To connect even more to Shakespeare’s resting place, stay at Hotel Indigo, a 500-year-old building that was once a private residence, standing across the road from where Shakespeare once lived and where he died. Although Shakespeare’s former home is no longer there, this house, where the resident could have looked out of the window and seen the bard himself, is very much still standing and is now an incredible hotel. Be prepared for original features, sloping walls and floors, and a fantastic location. Eat at The Woodsman, where the food is incredible and the cocktail trolley, that’s wheeled over to your table, feels like pure decadence.
3. Crosby Beach, Merseyside
I’ll never forget the first time I made it over the sand dunes at Crosby Beach and saw the Anthony Gormley art installation, Another Place. An art installation on a beach, that consists of 100 cast iron figures gazing out to sea, has got to be one of the most unique places I’ve ever been. Some of the figures are standing in the water and some are dotted around upon the sands, and they are all identical. When you first see it, it’s a strange experience. Partly eerie and partly beautiful, it’s almost like you’re intruding on the peace and calm of these figures as they contemplate the waves.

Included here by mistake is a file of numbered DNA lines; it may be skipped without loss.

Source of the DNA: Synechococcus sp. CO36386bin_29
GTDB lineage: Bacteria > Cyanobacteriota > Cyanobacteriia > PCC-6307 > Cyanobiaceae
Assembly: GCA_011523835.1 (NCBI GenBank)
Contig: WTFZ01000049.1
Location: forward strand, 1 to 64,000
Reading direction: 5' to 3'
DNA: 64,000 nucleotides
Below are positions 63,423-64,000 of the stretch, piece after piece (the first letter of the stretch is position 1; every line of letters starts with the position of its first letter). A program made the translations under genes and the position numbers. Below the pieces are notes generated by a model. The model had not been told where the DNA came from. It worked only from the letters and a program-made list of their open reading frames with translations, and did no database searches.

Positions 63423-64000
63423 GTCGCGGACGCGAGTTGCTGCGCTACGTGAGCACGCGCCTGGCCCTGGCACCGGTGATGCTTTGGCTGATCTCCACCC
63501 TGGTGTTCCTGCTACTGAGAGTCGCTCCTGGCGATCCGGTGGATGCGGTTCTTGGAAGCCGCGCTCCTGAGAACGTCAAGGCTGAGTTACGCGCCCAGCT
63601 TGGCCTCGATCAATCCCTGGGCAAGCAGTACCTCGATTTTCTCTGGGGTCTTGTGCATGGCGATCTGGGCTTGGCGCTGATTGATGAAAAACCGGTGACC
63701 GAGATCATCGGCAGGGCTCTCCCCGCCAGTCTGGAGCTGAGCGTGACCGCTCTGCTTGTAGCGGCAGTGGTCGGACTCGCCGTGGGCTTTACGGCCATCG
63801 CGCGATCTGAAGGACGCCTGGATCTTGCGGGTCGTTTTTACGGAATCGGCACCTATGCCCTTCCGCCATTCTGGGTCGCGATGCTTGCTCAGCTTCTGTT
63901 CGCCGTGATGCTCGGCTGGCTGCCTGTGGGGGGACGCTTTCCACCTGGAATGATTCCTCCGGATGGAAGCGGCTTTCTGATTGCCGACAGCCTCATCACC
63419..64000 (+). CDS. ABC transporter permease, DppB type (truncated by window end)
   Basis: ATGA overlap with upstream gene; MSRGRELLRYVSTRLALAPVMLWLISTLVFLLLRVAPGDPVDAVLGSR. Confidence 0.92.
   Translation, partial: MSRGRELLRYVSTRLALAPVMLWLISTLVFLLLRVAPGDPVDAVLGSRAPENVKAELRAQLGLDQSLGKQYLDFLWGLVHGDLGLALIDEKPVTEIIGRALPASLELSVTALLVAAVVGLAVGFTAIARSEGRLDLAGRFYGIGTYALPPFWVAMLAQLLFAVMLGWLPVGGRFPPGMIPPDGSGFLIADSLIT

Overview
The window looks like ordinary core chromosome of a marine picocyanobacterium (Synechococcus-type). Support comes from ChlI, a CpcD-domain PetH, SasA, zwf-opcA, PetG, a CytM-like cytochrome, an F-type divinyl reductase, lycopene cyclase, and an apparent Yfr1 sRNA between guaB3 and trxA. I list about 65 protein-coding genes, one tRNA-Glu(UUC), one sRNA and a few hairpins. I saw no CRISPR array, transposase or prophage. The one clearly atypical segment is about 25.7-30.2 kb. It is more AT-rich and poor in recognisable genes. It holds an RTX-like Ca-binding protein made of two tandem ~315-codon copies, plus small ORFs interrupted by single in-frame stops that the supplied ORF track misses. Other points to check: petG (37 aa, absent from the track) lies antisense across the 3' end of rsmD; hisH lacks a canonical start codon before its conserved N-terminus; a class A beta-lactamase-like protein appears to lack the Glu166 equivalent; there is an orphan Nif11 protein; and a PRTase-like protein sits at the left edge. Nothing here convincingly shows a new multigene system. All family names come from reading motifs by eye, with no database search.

It’s a windy coastline! The weather will depend on what time of year you visit, but whenever you go, you should be well prepared for the wind. Take a hat to keep your ears warm and have a hooded coat. I wore a Dare2B waterproof jacket that has a wired peak hood, so no matter how windy it is, your ears are protected. It’s also waterproof for the rain and for a good walk along the beach where those Irish sea tides can be fierce.